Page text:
Mark Nelson's Tips: Mixing Boric Acid Barrier Flux

This illustrated recipe explains how to make your own barrier flux with alcohol and boric acid.

Last edited: 10/16/2019
Boric Acid, denatured alcohol and a mason jar

Mark Nelson's Tips: Mixing Boric Acid Barrier Flux

When soldering standard sterling silver, brass, copper, nickel, bronze, gold or silver-filled pieces you will want to use two types of flux. One flux to protect the metal from firescale and another to help the solder flow. Our Jewelry Tech Team calls these a "barrier flux" and a "flow flux."

There are several barrier fluxes on the market that you have to spray onto a piece, like Cupronil, Stop Ox, or Firescoff. Another alternative is to use one that you dip into or paint on. This second type is a boric acid powder/denatured (or methyl) alcohol mix. It's an old recipe that has been around for a very long time and it works great to protect the metal from oxidizing during soldering. It's homemade and easy to mix.

Here's what you need:

  • Boric acid
  • Denatured alcohol or methyl alcohol (denatured alcohol can be found at your local hardware store, in the paint department). Both will work but we have found that Isopropyl (rubbing) alcohol does NOT work very well.
  • An air-tight container—I prefer a glass container with a well-sealing lid like a mason or candle jar. But anything that seals tight will work. If the seal is not tight the alcohol will evaporate.

Here is how we do it:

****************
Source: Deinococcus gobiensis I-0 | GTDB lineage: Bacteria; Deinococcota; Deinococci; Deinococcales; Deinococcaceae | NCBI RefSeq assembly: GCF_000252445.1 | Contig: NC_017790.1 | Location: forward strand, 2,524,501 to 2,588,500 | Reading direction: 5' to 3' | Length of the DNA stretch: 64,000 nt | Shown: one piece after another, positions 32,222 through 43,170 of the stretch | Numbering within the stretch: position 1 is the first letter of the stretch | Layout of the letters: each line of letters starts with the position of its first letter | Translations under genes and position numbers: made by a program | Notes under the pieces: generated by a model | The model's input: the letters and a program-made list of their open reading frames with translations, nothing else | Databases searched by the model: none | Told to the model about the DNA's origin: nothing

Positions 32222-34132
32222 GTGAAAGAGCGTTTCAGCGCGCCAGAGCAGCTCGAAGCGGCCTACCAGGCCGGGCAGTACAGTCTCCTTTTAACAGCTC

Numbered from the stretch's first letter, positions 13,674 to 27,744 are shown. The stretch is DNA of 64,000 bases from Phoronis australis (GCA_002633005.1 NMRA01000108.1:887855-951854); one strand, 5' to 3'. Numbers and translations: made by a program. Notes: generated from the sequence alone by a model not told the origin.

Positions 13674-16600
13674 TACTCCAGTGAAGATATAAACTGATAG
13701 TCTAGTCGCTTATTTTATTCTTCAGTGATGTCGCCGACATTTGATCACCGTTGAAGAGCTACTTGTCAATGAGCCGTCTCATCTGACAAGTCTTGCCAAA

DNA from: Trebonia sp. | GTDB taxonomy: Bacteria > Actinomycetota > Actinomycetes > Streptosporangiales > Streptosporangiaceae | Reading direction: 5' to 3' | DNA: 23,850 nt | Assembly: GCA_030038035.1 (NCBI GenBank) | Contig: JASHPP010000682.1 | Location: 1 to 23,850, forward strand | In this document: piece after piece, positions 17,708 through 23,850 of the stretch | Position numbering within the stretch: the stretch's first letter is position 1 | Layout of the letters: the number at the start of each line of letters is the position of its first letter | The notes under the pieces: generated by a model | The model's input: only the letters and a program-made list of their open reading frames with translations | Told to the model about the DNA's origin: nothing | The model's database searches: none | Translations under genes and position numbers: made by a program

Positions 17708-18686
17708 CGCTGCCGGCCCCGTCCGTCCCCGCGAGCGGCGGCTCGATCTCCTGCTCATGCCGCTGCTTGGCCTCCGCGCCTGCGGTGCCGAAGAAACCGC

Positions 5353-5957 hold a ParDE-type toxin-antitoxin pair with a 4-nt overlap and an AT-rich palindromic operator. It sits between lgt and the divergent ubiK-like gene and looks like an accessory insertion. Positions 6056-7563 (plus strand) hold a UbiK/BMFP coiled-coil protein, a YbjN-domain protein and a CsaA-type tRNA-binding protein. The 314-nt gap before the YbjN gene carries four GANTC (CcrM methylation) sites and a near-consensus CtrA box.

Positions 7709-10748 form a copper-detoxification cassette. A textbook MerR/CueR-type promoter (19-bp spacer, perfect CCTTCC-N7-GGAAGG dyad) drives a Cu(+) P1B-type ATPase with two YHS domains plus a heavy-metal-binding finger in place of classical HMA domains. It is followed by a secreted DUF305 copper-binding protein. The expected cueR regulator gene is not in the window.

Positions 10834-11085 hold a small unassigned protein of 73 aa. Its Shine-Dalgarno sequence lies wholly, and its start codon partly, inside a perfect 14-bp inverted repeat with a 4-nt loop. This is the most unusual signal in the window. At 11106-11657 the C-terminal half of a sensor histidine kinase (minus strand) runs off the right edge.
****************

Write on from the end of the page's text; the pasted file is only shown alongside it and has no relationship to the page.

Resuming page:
Pour the alcohol into the jar. An inch or two is really all you need in most cases.

Pouring denatured alcohol into a mason jar

Next, add the boric acid until you can see that the ratio of powder to alcohol is about 50/50 (this is why using glass is handy). A 50/50 ratio is just a standard recommendation—some like to use less boric acid, some like more. I try to keep the acid at no more than 60%.

Adding boric acid to denatured alcohol in a mason jar

To use the mix, you can either dip the piece into the solution or paint the solution on. I highly recommend painting small pieces like jump rings, since they're easy to drop into the solution but nearly impossible to retrieve! If you dip, then be sure to swirl and mix the solution; otherwise you won't get a good coating.

Mixing and applying the boric acid solution to a piece of jewelry

Once the mix is applied, you can either wait for the alcohol to burn off or light it and let it burn off. I like burning it off because it's quicker—and it makes a pretty blue/green flame! You should be left with a nice, even, powdery coating.

Burning off the denatured alcohol from a jewelry piece to leave behind a coating of boric acid

Now you are ready to apply the flow flux and the solder and do the soldering.

Flow fluxes include Handy Flux, My-T-Flux, Rio Ready-Flux, and Grifflux among others. These make horrible barrier fluxes and don't protect the surface very well. They typically bead up and give you a polkadot firescale pattern. Which could be cool if that's the kind of thing you are looking for—but normally it's not!

Some more things to consider:

  • The alcohol is flammable so BE SURE TO BE CAREFUL! In the past, I have accidentally lit the jar on fire. If that happens, just put the lid back on and the flame will go out.
  • Over time the container will get crusty from the boric acid, but it's very easy to clean. Just scrape off the coating with your fingers and then soak the jar in water. After a short soak the container will be good as new.
  • The boric acid isn't particularly harmful; it is sometimes used as a medicinal scrub. That said, you should avoid getting it in your eyes or ingesting it. As always, it's a good idea to consult the SDS (Safety Data Sheet).